Gemini Man (2019)

GeminiManPoster.jpegDirector: Ang Lee
Running Time: 117 Minutes
Rating: 12a
Starring: Will Smith, Mary Elizabeth Winstead, Clive Owen, Benedict Wong, Ralph Brown, Linda Emond, Theodora Miranne, Douglas Hodge, Illa Volok, E. J. Bonilla

Based on a concept by Darren Lemke, hitman Henry Brogan (Will Smith) finds himself on the run from the government, who have sent after Henry a younger clone of himself. Conceived in 1997, the project has since passed through a number of directors and stars, while the script has been rewritten numerous times. This is because the project requires the younger clone to be made from visual effects, and the technology had long been considered underdeveloped to pull off something like that.

In an age where CG has developed so fantastically, where it's believable we're seeing a boy share a life raft with a tiger in Life of Pi, and a 70 year old Samuel L. Jackson can be de-aged by 30 years for Captain Marvel, there's no better time to try and pull off such a concept. Enter Weta Digital, whose effects work has stunned with The Lord of The Rings trilogy, and the recent Planet of the Apes films starring Andy Serkis. Despite a few noticeably creaky moments, the visual effects are wonderful in selling the feature premise, and seeing the work on the big screen is a great reminder of how far we've come with technological advances on the big screen.

But the visual effects can only go so far, and Smith has to meet them half-way. Thankfully, he does just that, and does believable work in portraying his 23 year old self, nicknamed Junior. From the way he moves to how he speaks, you'll believe you're seeing Fresh Prince era Will Smith acting in a 2019 film. But that's only one part of his performance, as Smith also plays Henry, an aged assassin whose life has been a lonely one full of regrets, and conveys that very well. Both of these characters serve as the films heart, for this is an opportunity for second chances, to build bridges, and rectify past mistakes.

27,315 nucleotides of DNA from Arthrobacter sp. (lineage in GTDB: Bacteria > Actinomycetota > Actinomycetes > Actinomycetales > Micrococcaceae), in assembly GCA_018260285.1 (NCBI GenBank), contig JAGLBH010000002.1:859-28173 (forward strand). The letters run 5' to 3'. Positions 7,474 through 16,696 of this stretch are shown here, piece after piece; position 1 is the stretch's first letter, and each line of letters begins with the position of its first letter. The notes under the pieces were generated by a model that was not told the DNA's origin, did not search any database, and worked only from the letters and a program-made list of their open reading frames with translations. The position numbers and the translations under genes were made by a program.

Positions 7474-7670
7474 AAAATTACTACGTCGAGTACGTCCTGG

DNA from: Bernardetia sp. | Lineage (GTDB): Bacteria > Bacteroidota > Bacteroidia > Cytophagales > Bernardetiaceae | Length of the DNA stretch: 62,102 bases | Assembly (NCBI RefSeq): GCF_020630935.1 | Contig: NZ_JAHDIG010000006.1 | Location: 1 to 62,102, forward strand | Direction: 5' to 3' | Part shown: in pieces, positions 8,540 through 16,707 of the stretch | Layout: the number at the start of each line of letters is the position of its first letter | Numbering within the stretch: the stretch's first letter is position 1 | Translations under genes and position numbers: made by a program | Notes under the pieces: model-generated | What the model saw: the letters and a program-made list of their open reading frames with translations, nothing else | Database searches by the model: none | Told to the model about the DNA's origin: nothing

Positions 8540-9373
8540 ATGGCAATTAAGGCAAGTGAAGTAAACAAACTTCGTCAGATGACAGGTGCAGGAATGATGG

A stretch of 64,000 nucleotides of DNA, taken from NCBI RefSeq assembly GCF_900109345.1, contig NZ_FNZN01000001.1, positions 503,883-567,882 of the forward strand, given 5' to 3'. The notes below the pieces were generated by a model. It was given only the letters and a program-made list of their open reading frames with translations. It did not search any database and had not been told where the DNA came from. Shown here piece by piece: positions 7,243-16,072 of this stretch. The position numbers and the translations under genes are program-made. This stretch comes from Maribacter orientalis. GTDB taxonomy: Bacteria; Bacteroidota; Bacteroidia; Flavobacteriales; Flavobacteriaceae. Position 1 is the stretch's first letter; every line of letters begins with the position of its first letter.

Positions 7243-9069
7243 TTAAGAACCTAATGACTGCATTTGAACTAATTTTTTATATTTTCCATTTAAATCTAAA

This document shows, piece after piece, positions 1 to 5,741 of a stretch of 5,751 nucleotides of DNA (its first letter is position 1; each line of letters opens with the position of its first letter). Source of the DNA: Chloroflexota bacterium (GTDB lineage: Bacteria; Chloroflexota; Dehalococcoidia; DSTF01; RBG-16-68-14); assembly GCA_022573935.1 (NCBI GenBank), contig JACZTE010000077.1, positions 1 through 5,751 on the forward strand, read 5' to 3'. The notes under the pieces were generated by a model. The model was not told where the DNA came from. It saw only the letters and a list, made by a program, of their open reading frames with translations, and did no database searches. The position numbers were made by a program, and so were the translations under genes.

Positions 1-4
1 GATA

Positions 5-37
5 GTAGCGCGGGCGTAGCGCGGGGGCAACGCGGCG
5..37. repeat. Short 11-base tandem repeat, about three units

That's unfortunately more than can be said for the supporting cast. As an agent unfortunately drawn into something larger than her, Mary Elizabeth Winstead does better work defining her character than the underwritten script offers her. Once more acting as enjoyable support to the lead, Benedict Wong is having a ball while serving as the plot device. On the antagonistic side of things, Clive Owen gets little more to do than play the moustache twirling villain.

There are high ambitions within the script, credited to David Benioff, Billy Ray, and Darren Lemke, which makes it a shame the final product doesn't seem to come together. The messy plotting tries to work around noticeable issues by having the lead comment on them, but it feels like a half-measure to work around not having an actual answer, or the solution feeling like a clunky inclusion. The most jarring one arrives late in the third act, as the film tries to comment on whether clones have the same right as humans, but it feels too little too late to try and address something with the potential to be so weighty. With a director like Ang Lee attached, it feels odd that he couldn't have crafted something so compelling with that idea, which leaves one to wonder if his focus was instead on the visual effects, rather than whether the script quality. Credit where it's due though, there's an action scene enacted on bikes which is visually stunning to behold.

A film over 20 years in the making, Gemini Man succeeds with the visual effects, but falls short in other areas. If the idea of a gun toting murderer doing battle with his younger self is a tantalising one, seek out 2012's masterful Looper.